Mobilize Business Agility with Cloud Brokerage

12 August 2021

Cloud brokerage offers a way to handle a multi-cloud strategy while also ensuring full transparency for management. Henrik W. Antonsen, Head of Public Cloud, unfolds perspectives and potential.

As digital transformation gains momentum, many organizations use multiple vendors and different models to leverage the cloud benefits and drive the business forward. There are a wide variety of vendors on the market, and it can be difficult to assess the best choice for the various workloads and applications.

Furthermore, LOB managers often make their own individual decisions, which forces central IT to work with a multi-cloud infrastructure that is not necessarily aligned with the company's business structure or strategy. This is where cloud brokerage can step in by supporting multi-cloud and management control.


Support of the optimal vendor selection

How do I get the most out of the cloud? This is a question more, and more managers are asking themselves, as the cloud not only delivers benefits but also raises a number of challenges, such as cost control and how to take advantage of the agility it can bring to adapt and transform the business.

For many businesses, a multi-cloud strategy is a tempting option that enables the user to take advantage of the different platforms where they make the most sense and offer the greatest benefits. Cloud services brokerage (CSB) is a relatively new avenue to choose from, but many businesses have found it an excellent way to bring together multiple vendors on a single platform.

With cloud brokerage, businesses can leverage the individual strengths of the various vendors and use them to their advantage. The typical vendor selection criteria include security, availability, price, or the specific business application.


Adding value to your cloud services

The features covered by cloud services brokerage can be seen as a dynamic marketplace for enterprise-approved services. It also serves as a way of ensuring optimal integration between cloud services and on-premise applications, which helps ensure enterprise data is secure in the cloud while paving the way for customized services on top of the standard cloud services.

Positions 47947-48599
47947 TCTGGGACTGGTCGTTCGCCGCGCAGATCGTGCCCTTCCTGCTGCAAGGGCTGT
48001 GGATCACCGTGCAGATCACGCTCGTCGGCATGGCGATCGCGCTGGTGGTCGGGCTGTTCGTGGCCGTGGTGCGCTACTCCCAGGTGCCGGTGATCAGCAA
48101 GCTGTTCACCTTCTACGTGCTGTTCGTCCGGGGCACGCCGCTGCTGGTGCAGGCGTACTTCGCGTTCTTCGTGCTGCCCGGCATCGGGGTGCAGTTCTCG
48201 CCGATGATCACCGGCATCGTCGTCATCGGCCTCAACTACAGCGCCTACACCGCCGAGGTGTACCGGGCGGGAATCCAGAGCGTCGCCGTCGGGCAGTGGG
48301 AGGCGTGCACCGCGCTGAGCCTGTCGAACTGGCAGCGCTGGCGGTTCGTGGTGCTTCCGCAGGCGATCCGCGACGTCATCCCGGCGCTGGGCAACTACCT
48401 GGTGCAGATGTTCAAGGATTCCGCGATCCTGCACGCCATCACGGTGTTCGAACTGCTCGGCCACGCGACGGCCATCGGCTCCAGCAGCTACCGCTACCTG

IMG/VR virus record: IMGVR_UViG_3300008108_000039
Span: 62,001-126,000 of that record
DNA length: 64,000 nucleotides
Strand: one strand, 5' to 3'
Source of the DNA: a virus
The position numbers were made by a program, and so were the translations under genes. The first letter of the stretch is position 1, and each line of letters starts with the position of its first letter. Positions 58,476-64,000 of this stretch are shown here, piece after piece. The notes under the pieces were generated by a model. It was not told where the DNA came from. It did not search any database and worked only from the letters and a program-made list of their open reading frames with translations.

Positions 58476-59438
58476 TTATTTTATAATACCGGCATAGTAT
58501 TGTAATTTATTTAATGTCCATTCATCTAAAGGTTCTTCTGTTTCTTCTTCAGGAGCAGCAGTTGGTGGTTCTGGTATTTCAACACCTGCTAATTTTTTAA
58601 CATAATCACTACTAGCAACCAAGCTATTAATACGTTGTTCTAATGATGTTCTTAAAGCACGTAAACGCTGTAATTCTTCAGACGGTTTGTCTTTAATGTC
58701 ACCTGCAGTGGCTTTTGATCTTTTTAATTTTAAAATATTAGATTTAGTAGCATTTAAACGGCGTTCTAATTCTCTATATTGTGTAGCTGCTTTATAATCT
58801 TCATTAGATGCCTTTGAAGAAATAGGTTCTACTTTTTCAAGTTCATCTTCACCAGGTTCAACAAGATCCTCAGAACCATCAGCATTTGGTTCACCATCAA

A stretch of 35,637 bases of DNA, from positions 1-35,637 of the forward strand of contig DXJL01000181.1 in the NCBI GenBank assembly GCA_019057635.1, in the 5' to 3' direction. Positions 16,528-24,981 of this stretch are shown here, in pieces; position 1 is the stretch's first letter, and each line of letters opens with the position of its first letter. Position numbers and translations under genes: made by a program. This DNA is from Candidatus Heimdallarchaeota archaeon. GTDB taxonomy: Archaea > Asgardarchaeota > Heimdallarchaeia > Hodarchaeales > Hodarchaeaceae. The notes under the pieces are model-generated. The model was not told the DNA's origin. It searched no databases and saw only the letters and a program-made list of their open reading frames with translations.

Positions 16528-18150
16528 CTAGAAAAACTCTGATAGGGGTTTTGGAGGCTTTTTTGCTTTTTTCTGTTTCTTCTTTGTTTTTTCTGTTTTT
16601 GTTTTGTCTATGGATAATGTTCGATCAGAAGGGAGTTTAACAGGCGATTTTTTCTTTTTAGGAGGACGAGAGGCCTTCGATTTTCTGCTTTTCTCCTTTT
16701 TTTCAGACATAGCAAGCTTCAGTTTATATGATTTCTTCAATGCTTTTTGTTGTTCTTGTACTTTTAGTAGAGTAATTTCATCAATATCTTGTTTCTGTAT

Seen in that light, CSB can add value and transparency to a company's use of cloud services. The choice of the right vendor and the optimal service for the tasks is an important component in ensuring the integrity and correct composition of the cloud architecture. The question then is whether this function should be performed internally or externally in the organization..


External CSB can optimize the cloud solution

Cloud computing has long become a fact of life for dynamic companies. The question is how many companies and organizations have cloud brokerage on the radar as part of the strategy behind the ongoing optimization of their cloud solution. Whether it is an internal or external service, the requirements are great transparency and widespread sharing of knowledge to achieve the goals.

A few enterprises and large organizations may have developed in-house cloud brokerage services, but they are still the exception to the rule. Typically, an external partner such as Sentia will offer cloud brokerage services for its customers. This entails several benefits for companies that do not have the internal expertise to compare all the advantages and services from different cloud vendors and thus lack sufficient resources to negotiate the most attractive agreements.

By using an external partner, or third party, to facilitate a multi-vendor strategy, companies of all sizes can work with greater flexibility in their choice of platform and benefit from a wide variety of advantages, not least in pricing. A managed service provider can negotiate advantageous deals and pass on the benefits.


A natural area of responsibility for the CCoE

I have already touched on how the increasing complexity of today's IT makes it a challenge to develop and optimize a company's cloud solutions. As mentioned, with hybrid solutions, distributed cloud environments, and a myriad of services in play, there is a risk that various services will be used autonomously, thus increasing shadow IT or the use of IT systems and services without explicit approval from the central IT department.

This can be counteracted by well-functioning cloud brokerage, and organizationally it can take place through the company or Cloud Centre of Excellence (CCoE). The CCoE is responsible for the central management of cloud services by gathering all the expertise in one place, as well as providing frameworks and guardrails for cloud projects.



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